Sunday, August 11, 2019

Rail Crossing Safety Piece Misses on our Autoism

I know we are tilting at windmills here, but the subhed, "Accidents nearly double in five years; reasons unclear" is unnecessary mystification. The reason is right there! Cars and our autoism. We are driving more in the last five years, and even if the crash rate holds steady, the total count will rise.

Car advertising and our autoism hinder analysis
You know, rate x miles = count.

This is the coarse explanatory framework in which the other fine details should be fitted. But because we have such a stake in mystifying our autoism, we hide this.
There's no simple explanation for the increase. State transportation officials and safety advocates say a variety of factors are at play: Oregon's growing population; people's unfamiliarity with their new surroundings; and the popularity of pedestrian and bicycle travel.
Sure there are many other factors, but the biggest one is that we are driving and traveling more.

A primary reason deaths are rising is because we are driving more
via FWHA twitter
The piece also misses the role of antiquated 19th century law. The railroads successfully externalized the costs for crossing safety. The roads are private property and they offload the costs of crossing treatments, and of bridges or underpasses, to cities and other jurisdictions. "Not our problem," they seemingly say.

Trains are difficult. If it is theoretically reasonable to insist on a "twenty is plenty" policy for urban auto travel, and if it is actually possible for most crashes at 20mph to be non-fatal, even at 5mph a train cannot stop reasonably. They have so much more mass and inertia, orders of magnitude more than cars. It is unjust for car drivers to say "might makes right," but it seems impossible to get around the fact that for trains, this is unalterably true. Trains require a different set of policies and safety counter-measures.

But above all, it's our autoism and increasing driving that causes the increase in crashes involving trains.
Out of the 154 crashes over the past 10 years, 33 involved pedestrians and nine involved someone hit on a bicycle. Of those, six pedestrians and one bicyclist were in Marion County.
The piece drills into the death of Jack Rice on State and Commercial, but this may not be representative. There are many ambiguities and uncertainties about his death. Some of the other people on foot who died were also suicides, and "rail safety" by itself is not be an adequate lens for thinking about these deaths. Finally, we should remember for context that cars kill many more than trains, still.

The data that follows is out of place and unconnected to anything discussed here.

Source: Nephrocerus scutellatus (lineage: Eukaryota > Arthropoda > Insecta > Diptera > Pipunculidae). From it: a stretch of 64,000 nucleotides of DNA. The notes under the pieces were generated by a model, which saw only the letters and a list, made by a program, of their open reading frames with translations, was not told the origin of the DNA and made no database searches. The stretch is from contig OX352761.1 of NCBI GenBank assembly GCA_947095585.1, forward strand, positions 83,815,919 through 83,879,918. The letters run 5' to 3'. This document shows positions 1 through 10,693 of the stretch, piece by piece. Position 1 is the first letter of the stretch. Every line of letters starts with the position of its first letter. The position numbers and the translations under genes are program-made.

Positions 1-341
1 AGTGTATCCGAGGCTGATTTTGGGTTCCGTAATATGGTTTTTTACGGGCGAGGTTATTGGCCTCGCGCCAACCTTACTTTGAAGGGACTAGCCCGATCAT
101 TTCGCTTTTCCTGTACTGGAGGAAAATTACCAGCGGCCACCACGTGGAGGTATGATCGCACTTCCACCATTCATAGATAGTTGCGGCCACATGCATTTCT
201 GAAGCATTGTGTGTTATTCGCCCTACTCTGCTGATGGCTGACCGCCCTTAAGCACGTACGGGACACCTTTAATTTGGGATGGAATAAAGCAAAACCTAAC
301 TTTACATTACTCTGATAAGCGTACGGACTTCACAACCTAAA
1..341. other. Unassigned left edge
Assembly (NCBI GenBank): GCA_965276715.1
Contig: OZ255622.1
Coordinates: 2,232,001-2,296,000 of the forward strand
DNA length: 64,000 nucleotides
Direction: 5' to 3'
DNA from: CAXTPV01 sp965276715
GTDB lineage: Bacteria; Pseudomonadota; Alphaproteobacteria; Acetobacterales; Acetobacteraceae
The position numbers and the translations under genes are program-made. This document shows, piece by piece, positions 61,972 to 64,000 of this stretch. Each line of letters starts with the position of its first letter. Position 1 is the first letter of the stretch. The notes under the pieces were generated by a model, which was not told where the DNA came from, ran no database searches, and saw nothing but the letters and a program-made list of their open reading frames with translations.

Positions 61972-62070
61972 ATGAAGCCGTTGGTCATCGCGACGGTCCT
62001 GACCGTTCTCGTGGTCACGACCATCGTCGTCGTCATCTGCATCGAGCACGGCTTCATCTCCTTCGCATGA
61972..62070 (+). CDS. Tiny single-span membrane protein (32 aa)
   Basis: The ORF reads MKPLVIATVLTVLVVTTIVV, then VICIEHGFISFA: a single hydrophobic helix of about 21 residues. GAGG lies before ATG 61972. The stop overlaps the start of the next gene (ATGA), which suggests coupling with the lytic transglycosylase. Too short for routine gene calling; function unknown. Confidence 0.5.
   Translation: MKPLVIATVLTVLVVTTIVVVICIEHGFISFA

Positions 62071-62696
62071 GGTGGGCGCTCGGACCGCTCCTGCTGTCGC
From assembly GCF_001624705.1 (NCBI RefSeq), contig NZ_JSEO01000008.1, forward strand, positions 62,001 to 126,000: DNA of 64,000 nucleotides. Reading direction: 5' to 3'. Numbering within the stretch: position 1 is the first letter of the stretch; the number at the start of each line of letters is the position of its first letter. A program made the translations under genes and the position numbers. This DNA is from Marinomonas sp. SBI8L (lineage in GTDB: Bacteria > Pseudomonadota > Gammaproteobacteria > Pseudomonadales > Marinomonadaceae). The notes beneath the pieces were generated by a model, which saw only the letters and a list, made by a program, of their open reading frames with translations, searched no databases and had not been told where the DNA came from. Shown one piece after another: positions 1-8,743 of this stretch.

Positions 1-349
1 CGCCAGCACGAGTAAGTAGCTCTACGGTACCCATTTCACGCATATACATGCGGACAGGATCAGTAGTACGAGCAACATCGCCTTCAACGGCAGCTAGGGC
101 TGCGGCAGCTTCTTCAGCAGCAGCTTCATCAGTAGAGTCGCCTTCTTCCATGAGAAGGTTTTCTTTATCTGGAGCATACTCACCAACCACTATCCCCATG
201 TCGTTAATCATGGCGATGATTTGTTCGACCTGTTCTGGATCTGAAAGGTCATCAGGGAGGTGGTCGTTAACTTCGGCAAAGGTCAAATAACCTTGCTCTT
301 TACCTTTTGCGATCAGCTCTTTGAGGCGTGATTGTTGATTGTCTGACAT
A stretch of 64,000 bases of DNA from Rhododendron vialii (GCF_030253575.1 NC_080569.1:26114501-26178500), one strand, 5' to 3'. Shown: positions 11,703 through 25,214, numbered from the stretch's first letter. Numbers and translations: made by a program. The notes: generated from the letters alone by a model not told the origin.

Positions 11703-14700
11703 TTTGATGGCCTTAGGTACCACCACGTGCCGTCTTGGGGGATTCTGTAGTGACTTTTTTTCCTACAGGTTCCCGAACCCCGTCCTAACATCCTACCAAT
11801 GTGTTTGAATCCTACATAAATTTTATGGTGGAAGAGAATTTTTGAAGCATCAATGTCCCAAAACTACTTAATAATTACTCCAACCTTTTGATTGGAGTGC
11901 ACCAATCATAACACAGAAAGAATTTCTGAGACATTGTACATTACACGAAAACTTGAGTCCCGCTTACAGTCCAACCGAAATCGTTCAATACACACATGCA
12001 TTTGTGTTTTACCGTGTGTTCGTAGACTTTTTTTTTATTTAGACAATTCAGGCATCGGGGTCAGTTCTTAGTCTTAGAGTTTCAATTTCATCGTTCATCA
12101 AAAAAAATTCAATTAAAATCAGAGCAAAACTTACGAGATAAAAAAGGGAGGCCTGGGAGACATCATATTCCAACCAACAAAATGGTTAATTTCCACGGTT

Front pager on traffic violence in 2017


Salem Breakfast on Bikes said...

Over on FB, a former head of ODOT Rail, and an expert herself quoted in the article, responds and here is the comment in full (though I have added paragraph breaks for clarity):

"I usually appreciate your comments for being accurate and important, but there are a few things in your post that aren't accurate.

First, suicides are not included in the statistics cited in the article, although, the reporter, in my opinion, mangled statistics, but that's another matter.

Yes, most crossing signals are initially paid for by public money, as well they should be, but railroads are obligated to pay for maintenance, weekly inspections and upgrades forever. The cost share for separated crossings is established by statute, and again the maintenance falls to the railroads. Railroads are also responsible for the crossing surface within their rights-of-way.

The article didn't mention that the bigger number of people killed or injured by trains are trespassers, all of whom are pedestrians, and no that doesn't included suicides.

The article also doesn't mention that traffic incidents have spiked generally, a function of more cars and trucks, but also a function of more distracted and irresponsible drivers, and on that I think you and I agree.

It seems to me that the "inaccurate" moments generally do not arise with the blog post, but come from the article itself, especially with the way stats were handled.

As for the burdens of maintenance and upgrades falling on the RRs, and therefore granting the RRs a "pass" on safety, we do not agree. If crashes and deaths are a cause of using the RR, then the RR should share more of the mitigation costs. These should not be so externalized.

Salem Breakfast on Bikes said...

Regarding "trespassers," there are at least two classes, maybe three, of trespassers:

- Folks simply crossing the tracks at dead-end streets because the RR and its private property create long barriers through town. This is definitely an unfair burden imposed on cities and their citizens by the RRs. The RRs cause a lot of out-of-direction travel for people on foot and on bike. The RRs should be better partners in mitigating for this.

- Teens or young people courting danger by walking along tracks. (This seems unambiguously foolish, but probably we've all done stupid stuff like this in our youths.)

- Unhoused people, for whom the traditional term "hobo," whether they are riding the rails or simply camping, seems useful in this context. (This seems like the most intractable problem and group.)